Four times, authorities went after famed Las Vegas sports gambler William T. Walters, and four times the man known as Billy emerged victorious.
But on Friday, Walters’ luck turned, as a federal jury in Manhattan convicted him on fraud and conspiracy charges in one of the biggest insider trading trials in years.
“To say that I was surprised would be the understatement of my life,” Walters, 70, told reporters as he left the courtroom.
“If I would have made a bet I would have lost. I just did lose the biggest bet of my life. Frankly I’m in total shock.”
His lawyer, Barry Berke, said he would appeal the verdict.
Walters, one of the most successful professional sports gamblers in the country, was accused in the latest case against him of using non-public information from Thomas Davis, a board member of Dean Foods of Dallas, to make more than $US40 million from 2008 to 2014 by realising profits and avoiding losses.
The investigation into Walters’ activities and subsequent trial drew in prominent figures like Carl Icahn, the billionaire investor and unpaid adviser to President Donald Trump, and Phil Mickelson, the champion professional golfer. Swift decision
The conviction of Walters lifted something of a cloud that had hung over the US attorney’s office in Manhattan since December 2014, when a federal appeals court threw out the insider trading convictions of two hedge fund managers. That ruling led prosecutors to vacate the convictions and guilty pleas of several other people.
The verdict against Walters was also a coda to a series of insider trading prosecutions led by Preet Bharara, the former US attorney for the Southern District of New York who was fired days before the trial began.
The jurors in Walters’ case reached their decision after deliberating for a little more than half a day, rendering a swift decision in a trial that lasted 14 days spread over four weeks.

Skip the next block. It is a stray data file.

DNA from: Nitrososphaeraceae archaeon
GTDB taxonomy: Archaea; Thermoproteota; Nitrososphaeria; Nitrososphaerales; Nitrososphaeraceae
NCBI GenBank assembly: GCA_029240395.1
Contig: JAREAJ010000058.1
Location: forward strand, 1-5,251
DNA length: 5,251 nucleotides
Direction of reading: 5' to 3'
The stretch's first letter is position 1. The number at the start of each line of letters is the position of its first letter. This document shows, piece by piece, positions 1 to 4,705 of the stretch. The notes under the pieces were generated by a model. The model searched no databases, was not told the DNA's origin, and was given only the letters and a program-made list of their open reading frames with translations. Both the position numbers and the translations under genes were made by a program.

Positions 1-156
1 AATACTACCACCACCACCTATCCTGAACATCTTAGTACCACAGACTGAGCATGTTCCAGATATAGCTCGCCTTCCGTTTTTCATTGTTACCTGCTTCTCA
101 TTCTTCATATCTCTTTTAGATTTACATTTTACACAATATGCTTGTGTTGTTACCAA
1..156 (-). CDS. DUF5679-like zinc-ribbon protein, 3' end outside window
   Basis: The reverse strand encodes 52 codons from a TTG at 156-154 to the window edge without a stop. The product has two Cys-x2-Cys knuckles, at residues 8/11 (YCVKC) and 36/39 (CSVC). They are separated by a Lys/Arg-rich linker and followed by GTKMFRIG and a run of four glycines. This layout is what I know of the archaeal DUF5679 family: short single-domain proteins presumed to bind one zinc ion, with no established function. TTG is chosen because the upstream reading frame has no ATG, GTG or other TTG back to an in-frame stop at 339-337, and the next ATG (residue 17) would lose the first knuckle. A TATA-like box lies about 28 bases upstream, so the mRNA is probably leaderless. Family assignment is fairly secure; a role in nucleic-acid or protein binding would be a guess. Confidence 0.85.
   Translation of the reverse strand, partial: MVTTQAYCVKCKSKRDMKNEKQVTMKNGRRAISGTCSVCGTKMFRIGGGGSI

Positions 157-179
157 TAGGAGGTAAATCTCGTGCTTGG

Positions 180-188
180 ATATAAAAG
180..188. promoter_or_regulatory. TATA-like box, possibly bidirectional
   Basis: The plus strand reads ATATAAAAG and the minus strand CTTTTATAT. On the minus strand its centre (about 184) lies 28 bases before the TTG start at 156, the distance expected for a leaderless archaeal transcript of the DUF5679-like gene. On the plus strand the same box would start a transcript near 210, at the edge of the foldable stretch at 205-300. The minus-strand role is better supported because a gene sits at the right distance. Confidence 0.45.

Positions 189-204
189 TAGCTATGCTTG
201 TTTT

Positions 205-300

The quickness of the verdict vindicated the government’s trial strategy, including a decision to give a central role to Davis, an acknowledged embezzler and philanderer who had pleaded guilty to several offences connected to the insider trading scheme.
Davis, the government’s main witness, had his credibility repeatedly called into question by lawyers for Walters. The defense team said Walters had been falsely implicated by Davis, who was desperate to escape punishment for his own misdeeds.
One juror interviewed outside the federal courthouse in lower Manhattan where the trial was held said that he and the rest of the jury had not been swayed by that argument.
“We looked at his credibility,” the juror, Lonnie Drinks, said of Davis. “Everything was factored.”
Walters was convicted of 10 charges of securities fraud, wire fraud and conspiracy, the most serious of which carry a potential sentence of up to 20 years in prison.
“Armed with his illegal edge, Walters made huge, perfectly timed trades, at times accounting for over a third of the trading volume in Dean Foods stock,” Joon Kim, the acting US attorney in Manhattan, said in a statement.
“In engaging in his yearslong stock fraud scheme, Walters underestimated law enforcement’s resolve to pursue and catch those who cheat the market.”
Walters, who was once profiled by “60 Minutes” because of his betting prowess, was not the only big name to come up during his trial. The Icahn connection
Icahn emerged in testimony and court filings as having had frequent discussions with Walters. A broker for Walters testified on cross-examination that some of Walter’s stock-trading ideas had come from Icahn, who was not charged with wrongdoing.